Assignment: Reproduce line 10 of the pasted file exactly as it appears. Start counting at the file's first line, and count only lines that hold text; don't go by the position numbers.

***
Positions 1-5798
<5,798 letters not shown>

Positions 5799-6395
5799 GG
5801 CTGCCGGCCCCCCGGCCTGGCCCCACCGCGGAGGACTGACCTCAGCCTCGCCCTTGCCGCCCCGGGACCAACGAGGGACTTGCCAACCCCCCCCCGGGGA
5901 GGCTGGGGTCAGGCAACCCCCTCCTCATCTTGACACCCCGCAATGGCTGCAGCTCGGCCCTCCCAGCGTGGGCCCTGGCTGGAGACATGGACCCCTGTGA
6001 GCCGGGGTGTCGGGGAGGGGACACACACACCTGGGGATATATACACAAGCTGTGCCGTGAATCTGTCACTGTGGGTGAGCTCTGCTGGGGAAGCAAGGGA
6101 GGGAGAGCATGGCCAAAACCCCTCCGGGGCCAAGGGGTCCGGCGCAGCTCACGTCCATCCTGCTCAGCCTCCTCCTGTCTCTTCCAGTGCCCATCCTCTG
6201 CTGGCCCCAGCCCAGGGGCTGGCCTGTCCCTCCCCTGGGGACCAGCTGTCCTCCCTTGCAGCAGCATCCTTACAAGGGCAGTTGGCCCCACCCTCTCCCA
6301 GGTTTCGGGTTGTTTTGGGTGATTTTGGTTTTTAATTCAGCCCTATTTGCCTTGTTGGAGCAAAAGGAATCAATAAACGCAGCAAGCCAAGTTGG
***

6301 GGTTTCGGGTTGTTTTGGGTGATTTTGGTTTTTAATTCAGCCCTATTTGCCTTGTTGGAGCAAAAGGAATCAATAAACGCAGCAAGCCAAGTTGG